After meeting with President Obama at the White House on Wednesday, the CEOs of some of the nation's largest financial institutions warned that the government shutdown, or worse, a failure to lift the government's debt ceiling, could have an "extremely adverse" impact on an economic recovery that is still struggling to gain steam.
"There's a consensus that we shouldn't do anything that hurts this recovery that is a little bit shallow, not very well established, and is quite vulnerable," Goldman Sachs CEO Lloyd Blankfein told reporters outside the White House. "And a shutdown of the government, but particularly a failure to raise the debt ceiling, would accomplish that."
Bank of America CEO Brian Moynihan added that a failure to raise the federal government's borrowing limit, which could potentially cause the U.S. to default on its debt for the first time ever, is the "most serious" problem facing the economy. He cited the damage caused in 2011 by the drama of the last debt ceiling debate.
"We witnessed that in [August 2011], and we saw the ramifications - the slowdown in the economy," he said, "and we're facing that again."
The that the debt ceiling will be reached by October 17, calling on Congress to lift the cap before then.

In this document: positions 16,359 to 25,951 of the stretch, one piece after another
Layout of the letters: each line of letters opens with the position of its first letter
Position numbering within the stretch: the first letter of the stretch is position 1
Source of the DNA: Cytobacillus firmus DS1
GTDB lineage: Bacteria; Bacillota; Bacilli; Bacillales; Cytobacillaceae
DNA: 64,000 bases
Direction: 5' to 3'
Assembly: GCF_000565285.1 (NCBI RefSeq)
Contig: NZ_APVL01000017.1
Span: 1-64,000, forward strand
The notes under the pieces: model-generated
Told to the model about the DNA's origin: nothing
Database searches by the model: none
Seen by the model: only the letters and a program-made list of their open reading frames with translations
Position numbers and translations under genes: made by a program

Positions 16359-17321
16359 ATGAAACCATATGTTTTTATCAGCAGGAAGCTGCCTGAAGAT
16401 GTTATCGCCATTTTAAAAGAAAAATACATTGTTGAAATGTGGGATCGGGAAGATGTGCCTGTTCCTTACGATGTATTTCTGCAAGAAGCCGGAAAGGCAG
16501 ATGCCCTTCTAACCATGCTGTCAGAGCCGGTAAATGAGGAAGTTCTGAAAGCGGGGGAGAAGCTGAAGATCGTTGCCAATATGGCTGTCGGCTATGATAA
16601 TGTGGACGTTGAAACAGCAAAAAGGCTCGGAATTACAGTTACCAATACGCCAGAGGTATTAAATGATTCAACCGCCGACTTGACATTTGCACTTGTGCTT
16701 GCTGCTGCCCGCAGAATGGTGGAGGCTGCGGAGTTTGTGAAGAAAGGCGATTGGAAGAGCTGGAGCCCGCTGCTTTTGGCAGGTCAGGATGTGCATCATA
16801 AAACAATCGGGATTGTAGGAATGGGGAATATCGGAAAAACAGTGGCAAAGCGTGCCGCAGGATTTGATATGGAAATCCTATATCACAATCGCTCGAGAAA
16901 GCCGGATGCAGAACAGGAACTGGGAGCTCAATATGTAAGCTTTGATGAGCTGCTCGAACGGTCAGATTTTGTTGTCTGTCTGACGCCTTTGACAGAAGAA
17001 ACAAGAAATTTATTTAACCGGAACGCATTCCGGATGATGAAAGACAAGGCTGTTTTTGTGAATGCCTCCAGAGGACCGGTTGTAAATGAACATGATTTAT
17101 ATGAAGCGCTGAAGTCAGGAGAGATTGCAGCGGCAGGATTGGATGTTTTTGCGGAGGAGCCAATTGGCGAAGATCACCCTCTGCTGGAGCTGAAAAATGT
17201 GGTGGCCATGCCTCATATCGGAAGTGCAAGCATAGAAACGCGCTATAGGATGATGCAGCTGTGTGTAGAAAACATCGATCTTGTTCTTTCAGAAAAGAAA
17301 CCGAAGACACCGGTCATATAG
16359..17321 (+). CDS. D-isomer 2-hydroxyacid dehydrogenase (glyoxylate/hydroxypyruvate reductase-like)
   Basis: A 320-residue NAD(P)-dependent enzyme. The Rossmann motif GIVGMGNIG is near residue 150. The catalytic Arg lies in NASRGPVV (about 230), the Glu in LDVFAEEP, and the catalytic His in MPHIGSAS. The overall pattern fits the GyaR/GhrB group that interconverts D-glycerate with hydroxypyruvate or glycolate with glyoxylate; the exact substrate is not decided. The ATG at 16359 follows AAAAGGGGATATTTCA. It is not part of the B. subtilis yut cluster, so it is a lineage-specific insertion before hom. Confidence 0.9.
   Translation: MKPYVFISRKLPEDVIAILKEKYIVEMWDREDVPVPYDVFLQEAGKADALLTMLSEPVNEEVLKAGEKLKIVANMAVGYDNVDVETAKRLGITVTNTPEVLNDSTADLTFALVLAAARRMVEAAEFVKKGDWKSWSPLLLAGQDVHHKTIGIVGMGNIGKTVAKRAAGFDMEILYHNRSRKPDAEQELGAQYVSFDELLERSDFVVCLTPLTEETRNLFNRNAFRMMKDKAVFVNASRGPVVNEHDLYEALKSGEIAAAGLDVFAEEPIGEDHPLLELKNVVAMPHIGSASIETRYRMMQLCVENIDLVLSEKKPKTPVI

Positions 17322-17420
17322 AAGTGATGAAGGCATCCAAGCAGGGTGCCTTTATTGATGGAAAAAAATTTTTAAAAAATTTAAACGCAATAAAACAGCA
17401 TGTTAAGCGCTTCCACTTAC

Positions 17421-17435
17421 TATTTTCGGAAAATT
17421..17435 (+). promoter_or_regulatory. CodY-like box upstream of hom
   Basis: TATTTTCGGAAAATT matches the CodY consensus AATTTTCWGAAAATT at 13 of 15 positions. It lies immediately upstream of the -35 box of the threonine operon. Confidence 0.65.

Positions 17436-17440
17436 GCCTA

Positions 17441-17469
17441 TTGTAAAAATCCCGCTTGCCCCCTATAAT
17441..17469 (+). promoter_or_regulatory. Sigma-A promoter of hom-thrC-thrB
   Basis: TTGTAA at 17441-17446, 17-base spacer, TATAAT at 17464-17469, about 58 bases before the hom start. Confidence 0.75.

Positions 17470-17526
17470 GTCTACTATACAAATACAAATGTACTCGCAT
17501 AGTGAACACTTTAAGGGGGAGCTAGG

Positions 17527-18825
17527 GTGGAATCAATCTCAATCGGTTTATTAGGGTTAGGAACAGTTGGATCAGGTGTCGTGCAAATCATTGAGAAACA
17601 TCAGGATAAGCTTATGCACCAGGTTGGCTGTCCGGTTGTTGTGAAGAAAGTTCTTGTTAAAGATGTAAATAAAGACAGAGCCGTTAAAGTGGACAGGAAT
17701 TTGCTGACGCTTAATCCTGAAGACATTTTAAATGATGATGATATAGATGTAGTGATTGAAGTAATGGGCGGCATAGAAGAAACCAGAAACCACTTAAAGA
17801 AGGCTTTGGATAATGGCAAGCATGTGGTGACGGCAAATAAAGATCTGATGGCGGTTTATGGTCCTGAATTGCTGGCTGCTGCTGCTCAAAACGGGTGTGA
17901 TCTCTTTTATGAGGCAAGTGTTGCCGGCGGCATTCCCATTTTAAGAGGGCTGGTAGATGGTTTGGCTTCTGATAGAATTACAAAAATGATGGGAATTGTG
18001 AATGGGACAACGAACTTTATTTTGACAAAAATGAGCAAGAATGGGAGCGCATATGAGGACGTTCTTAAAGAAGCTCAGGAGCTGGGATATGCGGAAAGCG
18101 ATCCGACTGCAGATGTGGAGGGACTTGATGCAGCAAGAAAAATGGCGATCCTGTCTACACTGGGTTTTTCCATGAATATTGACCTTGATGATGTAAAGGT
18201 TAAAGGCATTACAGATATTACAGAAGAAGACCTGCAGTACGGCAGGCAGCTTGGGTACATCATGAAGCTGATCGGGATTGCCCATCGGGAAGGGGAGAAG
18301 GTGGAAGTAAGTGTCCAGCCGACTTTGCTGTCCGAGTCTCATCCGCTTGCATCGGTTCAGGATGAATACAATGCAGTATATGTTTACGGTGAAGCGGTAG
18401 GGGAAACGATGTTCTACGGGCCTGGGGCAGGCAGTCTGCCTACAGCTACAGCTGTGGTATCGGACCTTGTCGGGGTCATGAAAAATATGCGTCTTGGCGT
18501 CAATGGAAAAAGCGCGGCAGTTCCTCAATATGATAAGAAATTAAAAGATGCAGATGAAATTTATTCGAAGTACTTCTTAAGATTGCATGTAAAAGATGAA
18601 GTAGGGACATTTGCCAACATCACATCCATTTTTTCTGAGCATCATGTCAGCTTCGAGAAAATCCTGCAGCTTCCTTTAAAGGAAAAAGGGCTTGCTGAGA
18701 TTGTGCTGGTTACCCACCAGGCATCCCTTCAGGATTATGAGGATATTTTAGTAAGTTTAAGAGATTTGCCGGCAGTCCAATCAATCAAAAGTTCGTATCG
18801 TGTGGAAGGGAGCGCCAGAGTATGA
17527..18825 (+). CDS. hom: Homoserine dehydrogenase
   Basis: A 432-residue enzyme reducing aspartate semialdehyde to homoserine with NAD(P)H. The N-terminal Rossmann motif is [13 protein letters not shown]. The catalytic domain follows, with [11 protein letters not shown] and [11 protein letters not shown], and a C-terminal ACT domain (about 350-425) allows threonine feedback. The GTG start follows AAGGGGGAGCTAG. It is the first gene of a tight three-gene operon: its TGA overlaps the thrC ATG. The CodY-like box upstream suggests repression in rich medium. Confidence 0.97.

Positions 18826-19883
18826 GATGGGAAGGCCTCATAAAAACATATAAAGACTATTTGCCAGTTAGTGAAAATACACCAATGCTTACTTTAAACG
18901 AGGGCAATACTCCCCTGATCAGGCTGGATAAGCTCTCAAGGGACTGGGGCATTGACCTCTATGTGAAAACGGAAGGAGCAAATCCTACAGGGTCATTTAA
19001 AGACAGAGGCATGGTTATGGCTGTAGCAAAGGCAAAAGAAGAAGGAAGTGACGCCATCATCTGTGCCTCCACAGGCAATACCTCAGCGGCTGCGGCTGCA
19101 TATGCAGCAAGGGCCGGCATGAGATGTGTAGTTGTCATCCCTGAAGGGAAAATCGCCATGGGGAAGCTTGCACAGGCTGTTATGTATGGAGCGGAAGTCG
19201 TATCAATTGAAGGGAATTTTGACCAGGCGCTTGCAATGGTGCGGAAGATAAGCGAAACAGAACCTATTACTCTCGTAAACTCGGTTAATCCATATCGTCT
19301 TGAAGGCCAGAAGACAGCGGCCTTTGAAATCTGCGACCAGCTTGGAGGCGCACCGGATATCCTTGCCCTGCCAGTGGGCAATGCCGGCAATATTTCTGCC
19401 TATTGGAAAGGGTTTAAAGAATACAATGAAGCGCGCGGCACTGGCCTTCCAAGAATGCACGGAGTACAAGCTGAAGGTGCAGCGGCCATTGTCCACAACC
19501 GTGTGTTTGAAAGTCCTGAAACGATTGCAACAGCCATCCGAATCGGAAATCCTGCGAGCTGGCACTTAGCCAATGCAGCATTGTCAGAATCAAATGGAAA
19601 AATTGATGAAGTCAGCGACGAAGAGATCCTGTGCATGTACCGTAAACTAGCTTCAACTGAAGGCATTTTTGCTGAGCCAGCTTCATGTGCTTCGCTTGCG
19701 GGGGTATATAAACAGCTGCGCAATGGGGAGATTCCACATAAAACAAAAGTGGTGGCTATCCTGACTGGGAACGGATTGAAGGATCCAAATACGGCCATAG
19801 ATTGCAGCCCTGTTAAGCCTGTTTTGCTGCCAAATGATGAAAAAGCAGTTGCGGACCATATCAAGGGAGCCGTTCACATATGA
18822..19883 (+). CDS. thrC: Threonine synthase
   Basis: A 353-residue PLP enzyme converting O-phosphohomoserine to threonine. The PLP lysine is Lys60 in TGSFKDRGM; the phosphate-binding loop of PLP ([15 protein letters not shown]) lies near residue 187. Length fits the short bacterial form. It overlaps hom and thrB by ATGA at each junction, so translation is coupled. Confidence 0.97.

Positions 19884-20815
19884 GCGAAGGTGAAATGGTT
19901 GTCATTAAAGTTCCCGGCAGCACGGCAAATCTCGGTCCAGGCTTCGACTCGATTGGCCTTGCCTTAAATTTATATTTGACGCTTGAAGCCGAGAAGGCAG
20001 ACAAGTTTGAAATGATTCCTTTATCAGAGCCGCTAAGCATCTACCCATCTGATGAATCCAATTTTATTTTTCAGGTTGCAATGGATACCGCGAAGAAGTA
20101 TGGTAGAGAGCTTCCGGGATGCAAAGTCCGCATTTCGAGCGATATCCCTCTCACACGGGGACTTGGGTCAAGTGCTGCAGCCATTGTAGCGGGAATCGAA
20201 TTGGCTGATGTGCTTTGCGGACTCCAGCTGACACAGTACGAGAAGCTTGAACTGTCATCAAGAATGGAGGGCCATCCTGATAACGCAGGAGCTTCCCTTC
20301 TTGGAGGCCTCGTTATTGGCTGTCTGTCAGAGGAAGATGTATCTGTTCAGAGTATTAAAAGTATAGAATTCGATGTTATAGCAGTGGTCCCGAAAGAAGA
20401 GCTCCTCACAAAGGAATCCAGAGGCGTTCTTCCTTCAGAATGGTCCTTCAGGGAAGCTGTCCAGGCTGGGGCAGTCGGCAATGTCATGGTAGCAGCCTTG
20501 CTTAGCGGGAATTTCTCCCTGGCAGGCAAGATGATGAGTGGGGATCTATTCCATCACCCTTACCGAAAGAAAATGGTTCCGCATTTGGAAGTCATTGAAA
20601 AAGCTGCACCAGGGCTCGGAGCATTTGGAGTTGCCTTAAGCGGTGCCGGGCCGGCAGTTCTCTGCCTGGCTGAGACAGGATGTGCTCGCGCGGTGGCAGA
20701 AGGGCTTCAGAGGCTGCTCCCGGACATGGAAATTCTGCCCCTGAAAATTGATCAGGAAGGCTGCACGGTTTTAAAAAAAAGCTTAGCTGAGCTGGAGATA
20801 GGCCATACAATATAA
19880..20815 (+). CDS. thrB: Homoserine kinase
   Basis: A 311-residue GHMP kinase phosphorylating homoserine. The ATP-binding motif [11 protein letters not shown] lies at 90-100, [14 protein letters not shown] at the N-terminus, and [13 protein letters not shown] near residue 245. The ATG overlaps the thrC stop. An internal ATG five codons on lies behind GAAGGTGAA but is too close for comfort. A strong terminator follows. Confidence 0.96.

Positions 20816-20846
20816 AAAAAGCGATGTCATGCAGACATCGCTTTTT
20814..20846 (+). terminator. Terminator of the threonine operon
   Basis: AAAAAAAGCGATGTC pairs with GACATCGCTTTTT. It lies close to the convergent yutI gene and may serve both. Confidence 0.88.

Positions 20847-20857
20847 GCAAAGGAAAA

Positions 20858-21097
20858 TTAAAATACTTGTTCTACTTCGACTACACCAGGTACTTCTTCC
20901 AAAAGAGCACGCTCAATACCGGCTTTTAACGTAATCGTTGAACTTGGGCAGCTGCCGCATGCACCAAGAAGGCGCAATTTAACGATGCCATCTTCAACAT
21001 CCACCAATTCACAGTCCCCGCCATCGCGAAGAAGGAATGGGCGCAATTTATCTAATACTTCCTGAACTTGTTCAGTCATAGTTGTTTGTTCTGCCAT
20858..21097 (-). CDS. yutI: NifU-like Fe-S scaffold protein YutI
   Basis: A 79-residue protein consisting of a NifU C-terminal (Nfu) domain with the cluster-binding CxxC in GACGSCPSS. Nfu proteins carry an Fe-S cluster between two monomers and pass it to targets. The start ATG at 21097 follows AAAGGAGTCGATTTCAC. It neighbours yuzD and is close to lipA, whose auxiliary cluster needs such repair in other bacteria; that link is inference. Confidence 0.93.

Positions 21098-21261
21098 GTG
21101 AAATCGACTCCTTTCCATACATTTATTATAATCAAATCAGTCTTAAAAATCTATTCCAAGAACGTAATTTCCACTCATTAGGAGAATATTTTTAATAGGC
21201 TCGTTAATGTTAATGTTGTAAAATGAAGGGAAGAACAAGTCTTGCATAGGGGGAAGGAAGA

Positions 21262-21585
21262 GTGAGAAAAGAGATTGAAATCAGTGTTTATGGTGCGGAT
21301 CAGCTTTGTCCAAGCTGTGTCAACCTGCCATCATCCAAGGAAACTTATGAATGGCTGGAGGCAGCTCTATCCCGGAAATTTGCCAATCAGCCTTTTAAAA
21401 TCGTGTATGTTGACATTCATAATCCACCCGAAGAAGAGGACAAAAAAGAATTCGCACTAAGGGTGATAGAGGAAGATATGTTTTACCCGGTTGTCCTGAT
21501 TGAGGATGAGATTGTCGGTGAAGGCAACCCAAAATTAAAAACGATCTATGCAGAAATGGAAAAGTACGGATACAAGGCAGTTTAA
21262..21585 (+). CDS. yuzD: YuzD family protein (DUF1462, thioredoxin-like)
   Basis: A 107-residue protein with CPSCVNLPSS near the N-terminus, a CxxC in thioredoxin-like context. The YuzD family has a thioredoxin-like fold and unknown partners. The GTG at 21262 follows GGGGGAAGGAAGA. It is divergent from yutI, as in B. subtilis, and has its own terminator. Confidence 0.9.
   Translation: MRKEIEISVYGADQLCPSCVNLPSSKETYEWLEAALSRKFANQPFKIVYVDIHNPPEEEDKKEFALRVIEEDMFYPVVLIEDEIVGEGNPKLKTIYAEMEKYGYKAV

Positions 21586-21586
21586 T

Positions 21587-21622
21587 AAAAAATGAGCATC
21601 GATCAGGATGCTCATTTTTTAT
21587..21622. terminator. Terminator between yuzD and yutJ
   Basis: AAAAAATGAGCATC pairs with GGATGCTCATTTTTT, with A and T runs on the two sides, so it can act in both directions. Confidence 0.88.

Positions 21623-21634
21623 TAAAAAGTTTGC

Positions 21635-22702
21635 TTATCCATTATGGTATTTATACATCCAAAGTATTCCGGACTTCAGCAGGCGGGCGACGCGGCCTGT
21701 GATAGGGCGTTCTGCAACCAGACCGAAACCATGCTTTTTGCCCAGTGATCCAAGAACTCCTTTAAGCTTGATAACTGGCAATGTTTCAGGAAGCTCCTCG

Both men emphasized that the damage from a government shutdown, while not ideal, could be contained, but they warned policymakers not to play games with the debt ceiling.
"There's precedent for a government shutdown, there's no precedent for default," Blankfein explained. "We're the most important economy in the world, we're the reserve currency in the world. Payments have to go out to people - if money doesn't flow in, then money doesn't flow out. So we really haven't seen this before and I'm not anxious to be a part of the process that witnesses it."
Blankfein emphasized that his message is "apolitical," saying that he plans to meet with Republican leaders as well, and noting the ideological diversity of the group that met with the president.
"This wasn't a conversation about the issues that are underlying the political debate. This was an issue on process," he said, implying thatto link government funding with the debate over Obamacare was ill-considered. "You can litigate these policy issues, you can re-litigate these policy issues in a political forum, but you shouldn't use the threat of causing the U.S. to fail on its obligations to repay its debt as a cudgel."
"There's not a question of agreeing with the president or agreeing with the Republicans," he explained. "It's just making sure that we understand...the long term consequences of a shutdown...but certainly the consequences of a debt ceiling, and we all agree that those are extremely adverse."